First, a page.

Boredom is a leading cause of relapse, especially for those new to addiction recovery who may find themselves adrift without the friends they used to drink or use drugs with. When you do not have any hobbies or don’t know what to do with your time, thoughts can quickly turn to cravings for substances. But recovery is also a time to remember what used to interest you before substances entered your life.
What hobbies did you used to enjoy? Take some time to reflect on what inspires or excites you. Having a hobby, or even multiple hobbies, that you look forward to can be a sobriety-saver. It can help fill the empty hours while allowing you to develop skills and exercise your creativity. Hobbies can also give you the opportunity to connect with others who support your journey.
Of course, the number of hobbies to choose from is endless–and you can always switch hobbies if one starts to feel dull–but even so, we offer some ideas below to get you started.
- Going swimming with friends
- Joining a walking or running club
- Taking a yoga class
- Practicing daily meditation
- Going on a daily hike
- Boating or kayaking
- Joining a local gym
- Mountain biking or rock climbing
- Walking your dog
Creating something yourself can be rewarding and even profitable if you decide to turn your hobby into something you can sell. Consider the following crafty hobby ideas:
- Knitting or crocheting
- Drawing or sketching
- Taking a crafting class
- Doing a woodworking project
Do Something with Friends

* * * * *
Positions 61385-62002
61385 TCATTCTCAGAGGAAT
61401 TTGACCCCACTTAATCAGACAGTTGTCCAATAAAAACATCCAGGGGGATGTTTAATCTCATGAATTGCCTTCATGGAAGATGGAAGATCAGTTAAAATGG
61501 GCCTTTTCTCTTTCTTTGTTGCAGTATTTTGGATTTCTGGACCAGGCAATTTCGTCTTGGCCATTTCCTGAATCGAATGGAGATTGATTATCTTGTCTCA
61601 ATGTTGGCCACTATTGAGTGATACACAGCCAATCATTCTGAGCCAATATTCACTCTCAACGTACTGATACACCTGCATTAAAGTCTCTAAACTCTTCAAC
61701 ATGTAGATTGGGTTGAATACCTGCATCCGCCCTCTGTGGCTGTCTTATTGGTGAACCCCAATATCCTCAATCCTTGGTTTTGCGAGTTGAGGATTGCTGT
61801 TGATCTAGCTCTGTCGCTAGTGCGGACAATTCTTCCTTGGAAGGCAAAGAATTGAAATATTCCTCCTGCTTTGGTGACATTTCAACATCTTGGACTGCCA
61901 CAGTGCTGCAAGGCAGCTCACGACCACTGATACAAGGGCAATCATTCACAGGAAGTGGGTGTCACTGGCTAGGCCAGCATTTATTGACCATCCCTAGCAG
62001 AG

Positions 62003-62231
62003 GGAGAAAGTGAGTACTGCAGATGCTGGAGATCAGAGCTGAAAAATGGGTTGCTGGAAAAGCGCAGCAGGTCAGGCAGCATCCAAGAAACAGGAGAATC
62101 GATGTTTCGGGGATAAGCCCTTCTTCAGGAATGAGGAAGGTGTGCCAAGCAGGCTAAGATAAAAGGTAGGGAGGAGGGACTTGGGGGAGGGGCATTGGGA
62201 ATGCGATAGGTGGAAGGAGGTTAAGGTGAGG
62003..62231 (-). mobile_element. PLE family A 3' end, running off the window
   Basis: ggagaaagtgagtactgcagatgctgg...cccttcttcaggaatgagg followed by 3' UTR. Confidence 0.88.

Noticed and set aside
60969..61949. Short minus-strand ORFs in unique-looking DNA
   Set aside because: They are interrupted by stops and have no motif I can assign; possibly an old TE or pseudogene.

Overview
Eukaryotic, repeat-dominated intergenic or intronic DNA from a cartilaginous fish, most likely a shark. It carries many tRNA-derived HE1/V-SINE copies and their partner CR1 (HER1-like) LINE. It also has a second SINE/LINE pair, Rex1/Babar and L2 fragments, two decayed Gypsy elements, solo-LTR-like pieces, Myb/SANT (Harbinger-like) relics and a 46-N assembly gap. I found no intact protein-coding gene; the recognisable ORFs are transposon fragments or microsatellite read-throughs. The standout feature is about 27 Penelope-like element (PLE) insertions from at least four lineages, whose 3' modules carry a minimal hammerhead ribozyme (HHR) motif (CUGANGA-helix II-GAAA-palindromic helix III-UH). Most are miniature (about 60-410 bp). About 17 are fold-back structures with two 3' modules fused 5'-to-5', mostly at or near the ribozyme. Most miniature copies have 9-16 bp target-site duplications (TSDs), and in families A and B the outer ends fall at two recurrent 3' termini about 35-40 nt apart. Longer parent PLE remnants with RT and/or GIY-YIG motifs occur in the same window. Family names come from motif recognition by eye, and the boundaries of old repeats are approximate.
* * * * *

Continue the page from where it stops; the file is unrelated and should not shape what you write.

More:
You may be struggling to find something you can do sober while enjoying the company of friends. There are many hobbies to take part in that do not require alcohol or other substances. Some fun sober hobbies that you can do with friends are:
- Take part in a local sport such as pickleball, baseball, or basketball
- Start a book club – you might want to consider with these books about mindfulness
- Host a weekly board game night with sober friends
- Volunteer in the community and give back to others in need
Express Your Creativity
Expressing yourself creatively can be therapeutic. There are hobbies that allow you to express your creative side, such as:
- Creative writing or journaling
- Playing an instrument or learning a new one
- Singing in the church choir
- Joining a local theater company
- Cooking and trying out new recipes to share with others
Benefits of Having a Hobby
Many recovery centers, such as Anabranch Recovery Center, encourage their clients to focus on hobbies while in recovery in order to support their mental health and relieve stress and boredom. Having a hobby can benefit those in recovery by doing the following:
- Boosting your self-esteem
- Helping you destress and manage anxiety
- Allowing you to connect with others who share similar interests
- Preventing loneliness and depression
- Giving you something to look forward to
- Making you feel needed
A Word of Caution
With someone who is recovering from substance addiction, developing a substitute addiction is always a possibility. If you find that your hobby is taking over your life, interfering with relationships, leading you to spend more than you can afford, or becoming in any way something that controls you, pause. Consider talking with a therapist or a trusted sober mentor about your concerns. When an activity begins to function as an escape from “real life,” leading you to avoid dealing with emotional or relationship difficulties rather than processing them in a healthy way, it’s becoming an addiction.
Looking for a Terre Haute, Indiana Recovery Center?
Our team of dedicated professionals at Anabranch Recovery Center can help put you on the path to recovery. We offer a range of programs to meet your specific needs, including residential treatment, detox, and a family program. If you have questions about how to start your journey to lasting sobriety, fill out our confidential contact form online.